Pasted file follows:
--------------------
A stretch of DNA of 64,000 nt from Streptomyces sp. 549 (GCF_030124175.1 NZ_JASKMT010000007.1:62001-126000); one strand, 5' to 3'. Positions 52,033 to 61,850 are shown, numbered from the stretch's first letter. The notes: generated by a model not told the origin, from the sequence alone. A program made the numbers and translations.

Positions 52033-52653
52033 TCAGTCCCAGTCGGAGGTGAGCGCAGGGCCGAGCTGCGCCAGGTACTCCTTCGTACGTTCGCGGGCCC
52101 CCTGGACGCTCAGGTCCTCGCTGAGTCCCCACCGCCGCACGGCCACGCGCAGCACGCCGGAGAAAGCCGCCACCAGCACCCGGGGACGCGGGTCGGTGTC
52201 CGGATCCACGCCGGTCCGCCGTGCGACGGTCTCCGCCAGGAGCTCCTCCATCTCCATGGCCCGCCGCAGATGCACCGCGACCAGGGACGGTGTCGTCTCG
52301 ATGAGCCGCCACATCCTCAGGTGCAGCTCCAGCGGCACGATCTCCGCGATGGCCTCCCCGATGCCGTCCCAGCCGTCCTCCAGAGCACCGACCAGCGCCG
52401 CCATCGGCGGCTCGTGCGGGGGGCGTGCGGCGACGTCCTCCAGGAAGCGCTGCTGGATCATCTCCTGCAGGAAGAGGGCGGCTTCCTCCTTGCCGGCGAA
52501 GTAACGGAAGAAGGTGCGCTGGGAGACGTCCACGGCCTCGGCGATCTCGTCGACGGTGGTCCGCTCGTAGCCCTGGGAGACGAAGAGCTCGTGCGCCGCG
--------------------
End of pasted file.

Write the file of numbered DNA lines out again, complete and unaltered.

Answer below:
A stretch of DNA of 64,000 nt from Streptomyces sp. 549 (GCF_030124175.1 NZ_JASKMT010000007.1:62001-126000); one strand, 5' to 3'. Positions 52,033 to 61,850 are shown, numbered from the stretch's first letter. The notes: generated by a model not told the origin, from the sequence alone. A program made the numbers and translations.

Positions 52033-52653
52033 TCAGTCCCAGTCGGAGGTGAGCGCAGGGCCGAGCTGCGCCAGGTACTCCTTCGTACGTTCGCGGGCCC
52101 CCTGGACGCTCAGGTCCTCGCTGAGTCCCCACCGCCGCACGGCCACGCGCAGCACGCCGGAGAAAGCCGCCACCAGCACCCGGGGACGCGGGTCGGTGTC
52201 CGGATCCACGCCGGTCCGCCGTGCGACGGTCTCCGCCAGGAGCTCCTCCATCTCCATGGCCCGCCGCAGATGCACCGCGACCAGGGACGGTGTCGTCTCG
52301 ATGAGCCGCCACATCCTCAGGTGCAGCTCCAGCGGCACGATCTCCGCGATGGCCTCCCCGATGCCGTCCCAGCCGTCCTCCAGAGCACCGACCAGCGCCG
52401 CCATCGGCGGCTCGTGCGGGGGGCGTGCGGCGACGTCCTCCAGGAAGCGCTGCTGGATCATCTCCTGCAGGAAGAGGGCGGCTTCCTCCTTGCCGGCGAA
52501 GTAACGGAAGAAGGTGCGCTGGGAGACGTCCACGGCCTCGGCGATCTCGTCGACGGTGGTCCGCTCGTAGCCCTGGGAGACGAAGAGCTCGTGCGCCGCG